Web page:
€73.00 incl. VAT €68.87 excl. VAT
Available shipped within 3-5 business days
100% secure payment
payments maestro mastercard visa payments
Questions about this product? Contact our customer service

Collective Violence and International Criminal Justice

An Interdisciplinary Approach

Book | 1st edition 2010 | World | Alette Smeulers

Extreme forms of collective violence such as genocide, crimes against humanity and war crimes can endanger international peace and security. The international criminal justice system has been set up in order to prosecute these crimes and to thus restore international peace and security. These crimes are however extremely complex social phenomena and it takes an inter- and multidisciplinary approach to understand the true nature of this type of criminality and to effectively prosecute the perpetrators thereof.

This book enhances our knowledge of these complex phenomena and thus contributes to a better and more effective system of international criminal justice. Scholars from many different scientific disciplines such as law, criminology, political science, psychology, research methodology and information technology as well as practitioners from within the field have contributed to this book.

General themes in the book are: What kind of people are perpetrators of collective violence? How can we attribute criminal responsibility to individuals for crimes which are collective in nature? How can we study these crimes and how can we discover patterns of violence? What role can statistics play when holding individuals accountable? How to develop strategies of prosecution? What difficulties do prosecutors and judges face and how important and useful is the ICC Case Matrix? These are just a few of the many questions addressed in this book.

Contributors to the book are: Xabier Agirre, Kai Ambos, Olympia Bekou, Morten Bergsmo, Catrien Bijleveld, Athanasios Chouliaras, Mark Drumbl, Don Foster, Barbora Holá, Amelia Hoover Green, Annika Jones, Salim Nakhjavani, Sarah Nouwen, Mark Osiel, Stephan Parmentier, Michael Scharf, Alette Smeulers, James Waller, Wouter Werner, Martin Witteveen, Elisabeth Wood and Estelle Zinsstag.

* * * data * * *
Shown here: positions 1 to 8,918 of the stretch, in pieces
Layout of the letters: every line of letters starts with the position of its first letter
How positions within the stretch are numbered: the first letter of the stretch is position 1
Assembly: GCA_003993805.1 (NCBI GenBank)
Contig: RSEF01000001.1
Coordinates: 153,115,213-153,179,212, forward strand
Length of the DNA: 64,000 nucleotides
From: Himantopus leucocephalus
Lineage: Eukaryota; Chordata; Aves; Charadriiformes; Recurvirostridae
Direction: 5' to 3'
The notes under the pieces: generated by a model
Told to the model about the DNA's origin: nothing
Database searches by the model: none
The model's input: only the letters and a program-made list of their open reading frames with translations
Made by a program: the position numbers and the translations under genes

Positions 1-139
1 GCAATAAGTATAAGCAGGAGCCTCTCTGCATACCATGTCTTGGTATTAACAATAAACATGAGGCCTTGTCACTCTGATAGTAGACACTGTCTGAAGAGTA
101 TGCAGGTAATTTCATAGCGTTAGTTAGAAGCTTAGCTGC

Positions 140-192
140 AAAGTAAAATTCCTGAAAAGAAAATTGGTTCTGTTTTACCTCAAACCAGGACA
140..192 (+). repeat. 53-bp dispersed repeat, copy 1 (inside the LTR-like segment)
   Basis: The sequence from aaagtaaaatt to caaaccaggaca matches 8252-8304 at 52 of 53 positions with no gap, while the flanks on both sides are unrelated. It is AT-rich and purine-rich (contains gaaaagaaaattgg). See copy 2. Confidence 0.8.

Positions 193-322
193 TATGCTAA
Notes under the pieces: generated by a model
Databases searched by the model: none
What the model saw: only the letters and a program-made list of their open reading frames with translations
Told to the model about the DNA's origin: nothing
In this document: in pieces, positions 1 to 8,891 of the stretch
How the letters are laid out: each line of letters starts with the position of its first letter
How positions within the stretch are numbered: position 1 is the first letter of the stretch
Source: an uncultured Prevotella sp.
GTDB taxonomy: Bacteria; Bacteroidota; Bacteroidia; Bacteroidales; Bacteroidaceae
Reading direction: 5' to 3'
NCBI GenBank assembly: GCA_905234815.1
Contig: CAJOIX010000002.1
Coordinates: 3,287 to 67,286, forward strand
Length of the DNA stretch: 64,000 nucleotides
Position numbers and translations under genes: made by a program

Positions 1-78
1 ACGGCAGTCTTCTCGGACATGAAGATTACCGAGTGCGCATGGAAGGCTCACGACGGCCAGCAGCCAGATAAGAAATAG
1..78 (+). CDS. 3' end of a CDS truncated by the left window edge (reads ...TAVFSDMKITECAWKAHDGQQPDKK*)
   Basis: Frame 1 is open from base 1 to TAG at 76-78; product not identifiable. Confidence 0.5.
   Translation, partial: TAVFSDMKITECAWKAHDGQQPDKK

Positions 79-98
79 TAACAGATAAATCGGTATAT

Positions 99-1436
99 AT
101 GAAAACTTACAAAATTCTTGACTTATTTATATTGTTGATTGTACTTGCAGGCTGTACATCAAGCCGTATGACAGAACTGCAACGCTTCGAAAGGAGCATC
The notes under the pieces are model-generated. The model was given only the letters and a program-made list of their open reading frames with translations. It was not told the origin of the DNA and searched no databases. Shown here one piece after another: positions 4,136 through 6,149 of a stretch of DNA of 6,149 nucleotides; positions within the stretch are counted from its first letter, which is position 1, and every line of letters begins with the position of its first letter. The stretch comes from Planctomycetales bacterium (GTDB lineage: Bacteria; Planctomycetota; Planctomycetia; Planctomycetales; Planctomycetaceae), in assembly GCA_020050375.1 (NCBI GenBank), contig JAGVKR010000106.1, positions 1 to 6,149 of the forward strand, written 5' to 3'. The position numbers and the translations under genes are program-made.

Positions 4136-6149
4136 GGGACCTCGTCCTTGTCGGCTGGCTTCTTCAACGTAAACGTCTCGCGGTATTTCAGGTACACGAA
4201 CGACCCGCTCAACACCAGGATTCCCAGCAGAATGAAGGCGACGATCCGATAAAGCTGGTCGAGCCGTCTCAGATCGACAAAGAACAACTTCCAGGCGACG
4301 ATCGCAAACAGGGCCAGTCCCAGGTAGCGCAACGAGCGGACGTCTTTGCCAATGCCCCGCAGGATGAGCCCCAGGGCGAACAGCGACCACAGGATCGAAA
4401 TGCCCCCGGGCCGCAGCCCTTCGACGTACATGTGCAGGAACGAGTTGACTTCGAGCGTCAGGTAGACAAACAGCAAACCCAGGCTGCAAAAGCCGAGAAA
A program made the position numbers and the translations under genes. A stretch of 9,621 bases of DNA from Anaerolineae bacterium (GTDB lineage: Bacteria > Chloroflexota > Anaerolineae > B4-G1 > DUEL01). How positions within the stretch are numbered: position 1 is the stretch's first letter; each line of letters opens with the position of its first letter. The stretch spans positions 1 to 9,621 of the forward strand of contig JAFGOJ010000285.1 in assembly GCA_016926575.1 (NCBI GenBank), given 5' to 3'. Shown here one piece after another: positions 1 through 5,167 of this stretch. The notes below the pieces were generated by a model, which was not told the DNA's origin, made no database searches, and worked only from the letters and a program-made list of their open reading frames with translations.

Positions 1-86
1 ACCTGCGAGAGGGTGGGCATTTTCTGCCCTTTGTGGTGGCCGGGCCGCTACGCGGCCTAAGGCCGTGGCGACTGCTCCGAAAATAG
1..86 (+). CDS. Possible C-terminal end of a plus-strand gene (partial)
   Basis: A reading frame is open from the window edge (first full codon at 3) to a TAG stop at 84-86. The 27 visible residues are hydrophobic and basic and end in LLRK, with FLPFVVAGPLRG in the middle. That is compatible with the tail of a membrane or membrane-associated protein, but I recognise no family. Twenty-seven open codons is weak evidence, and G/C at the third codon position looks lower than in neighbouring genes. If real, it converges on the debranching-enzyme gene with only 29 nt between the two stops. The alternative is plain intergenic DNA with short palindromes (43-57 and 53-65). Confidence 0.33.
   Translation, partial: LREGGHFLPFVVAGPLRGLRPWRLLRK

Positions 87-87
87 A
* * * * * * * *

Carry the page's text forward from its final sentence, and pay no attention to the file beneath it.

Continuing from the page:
Technical info
More Information
Type of product Book
Format Paperback
EAN / ISSN 9789400000995 / 9781839700217
Serie name Supranational Criminal Law: Capita Selecta
Weight 760 g
Status Available
Number of pages xvi + 254 p.
Access to exercice No
Publisher Intersentia
Language English
Publication Date Aug 17, 2010
Available on Jurisquare No
Available on Strada Belgique No
Available on Strada Europe No
Available on Strada Luxembourg No


  • Table of Contents
  • Chapter 1. Collective violence and international criminal justice – towards an interdisciplinary approach
  • Chapter 2. The ordinariness of extraordinary evil: the making of perpetrators of collective violence
  • Chapter 3. Rethinking the subjectivity of perpetrators of political violence
  • Chapter 4. Discourses on international criminality
  • Chapter 5. Ascribing individual liability within a bureaucracy of murder
  • Chapter 6. Seizing the “Grotian Moment”: application of joint criminal enterprise liability to the proceedings of the Cambodia genocide tribunal
  • Chapter 7. Criminologically explained reality of genocide, structure of the offence and the ‘intent to destroy’ requirement
  • Chapter 8. ICTY and the culpability of different types of perpetrators of international crimes
  • Chapter 9. Child soldiers: agency, enlistment, and the collectivization of innocence
  • Chapter 10. The rough edges of the delicate mosaic: complexity theory and the early practice of the International Criminal Court
  • Chapter 11. The law and politics of self-referrals
  • Chapter 12. On research methods for international crimes – methodological issues in the empirical study of international crimes
  • Chapter 13. Sexual violence during war: variation and accountability
  • Chapter 14. Learning the hard way at the ICTY: statistical evidence of human rights violations in an adversarial information environment
  • Chapter 15. Methodology for the criminal investigation of international crimes
  • Chapter 16. Closing the gap in truth finding: from the facts of the field to the judge’s chambers
  • Chapter 17. Preserving the overview of law and facts: the Case Matrix
  • Chapter 18. Future perspectives on collective violence and international criminal justice
  • Contributors